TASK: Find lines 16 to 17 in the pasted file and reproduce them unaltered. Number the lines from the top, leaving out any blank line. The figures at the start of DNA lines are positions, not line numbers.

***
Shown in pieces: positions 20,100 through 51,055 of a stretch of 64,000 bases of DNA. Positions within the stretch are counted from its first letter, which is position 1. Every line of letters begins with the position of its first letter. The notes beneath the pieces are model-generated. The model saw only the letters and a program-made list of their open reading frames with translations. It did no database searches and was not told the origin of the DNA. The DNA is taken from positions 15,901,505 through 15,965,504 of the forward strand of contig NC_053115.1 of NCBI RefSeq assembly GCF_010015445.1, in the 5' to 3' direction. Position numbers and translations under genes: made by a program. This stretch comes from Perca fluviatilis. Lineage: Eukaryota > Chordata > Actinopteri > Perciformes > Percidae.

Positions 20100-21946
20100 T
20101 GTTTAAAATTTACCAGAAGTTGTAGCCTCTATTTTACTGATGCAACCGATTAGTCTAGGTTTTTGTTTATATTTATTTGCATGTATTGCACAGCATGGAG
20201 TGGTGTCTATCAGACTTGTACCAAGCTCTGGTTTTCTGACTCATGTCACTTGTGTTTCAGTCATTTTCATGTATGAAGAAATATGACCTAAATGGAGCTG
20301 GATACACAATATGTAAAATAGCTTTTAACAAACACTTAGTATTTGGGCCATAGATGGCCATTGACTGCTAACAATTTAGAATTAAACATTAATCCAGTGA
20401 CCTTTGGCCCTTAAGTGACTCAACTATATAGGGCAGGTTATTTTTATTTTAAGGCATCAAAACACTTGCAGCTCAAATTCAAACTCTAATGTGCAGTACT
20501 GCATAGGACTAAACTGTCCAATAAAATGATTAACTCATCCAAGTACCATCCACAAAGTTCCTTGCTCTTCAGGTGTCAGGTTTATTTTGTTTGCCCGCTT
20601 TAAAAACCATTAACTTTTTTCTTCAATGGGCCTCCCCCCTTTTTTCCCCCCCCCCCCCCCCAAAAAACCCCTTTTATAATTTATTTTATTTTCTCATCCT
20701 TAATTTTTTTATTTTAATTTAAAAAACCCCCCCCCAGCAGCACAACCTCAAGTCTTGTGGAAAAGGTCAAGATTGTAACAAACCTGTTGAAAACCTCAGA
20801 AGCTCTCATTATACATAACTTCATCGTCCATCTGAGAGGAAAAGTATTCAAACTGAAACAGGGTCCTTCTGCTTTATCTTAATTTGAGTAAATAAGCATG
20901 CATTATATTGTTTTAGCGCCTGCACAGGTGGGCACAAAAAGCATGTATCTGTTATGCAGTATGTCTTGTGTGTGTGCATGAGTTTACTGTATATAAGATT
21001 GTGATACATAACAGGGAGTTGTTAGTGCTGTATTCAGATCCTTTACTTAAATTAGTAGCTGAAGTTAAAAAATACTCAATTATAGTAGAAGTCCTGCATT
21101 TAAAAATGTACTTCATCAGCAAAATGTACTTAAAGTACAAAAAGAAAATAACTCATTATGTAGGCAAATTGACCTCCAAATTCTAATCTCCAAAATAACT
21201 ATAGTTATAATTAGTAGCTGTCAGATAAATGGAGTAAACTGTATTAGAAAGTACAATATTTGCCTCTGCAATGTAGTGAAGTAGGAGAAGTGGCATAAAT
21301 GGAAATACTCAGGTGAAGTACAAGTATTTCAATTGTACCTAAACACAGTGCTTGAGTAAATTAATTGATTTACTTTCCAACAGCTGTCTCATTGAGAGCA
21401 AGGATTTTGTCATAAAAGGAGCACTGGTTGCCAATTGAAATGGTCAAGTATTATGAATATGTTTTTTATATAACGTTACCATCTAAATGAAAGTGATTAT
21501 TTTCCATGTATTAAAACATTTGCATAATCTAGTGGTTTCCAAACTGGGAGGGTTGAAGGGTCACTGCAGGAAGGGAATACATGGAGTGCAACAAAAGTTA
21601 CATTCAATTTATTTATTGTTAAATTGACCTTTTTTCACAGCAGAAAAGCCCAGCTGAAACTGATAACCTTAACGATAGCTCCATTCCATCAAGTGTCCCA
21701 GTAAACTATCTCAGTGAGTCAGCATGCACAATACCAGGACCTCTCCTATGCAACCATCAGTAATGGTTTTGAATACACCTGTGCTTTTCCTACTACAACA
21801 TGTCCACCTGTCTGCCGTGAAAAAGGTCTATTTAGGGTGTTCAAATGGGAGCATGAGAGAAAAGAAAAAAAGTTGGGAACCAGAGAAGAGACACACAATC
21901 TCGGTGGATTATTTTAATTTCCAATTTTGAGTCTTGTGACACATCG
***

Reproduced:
21301 GGAAATACTCAGGTGAAGTACAAGTATTTCAATTGTACCTAAACACAGTGCTTGAGTAAATTAATTGATTTACTTTCCAACAGCTGTCTCATTGAGAGCA
21401 AGGATTTTGTCATAAAAGGAGCACTGGTTGCCAATTGAAATGGTCAAGTATTATGAATATGTTTTTTATATAACGTTACCATCTAAATGAAAGTGATTAT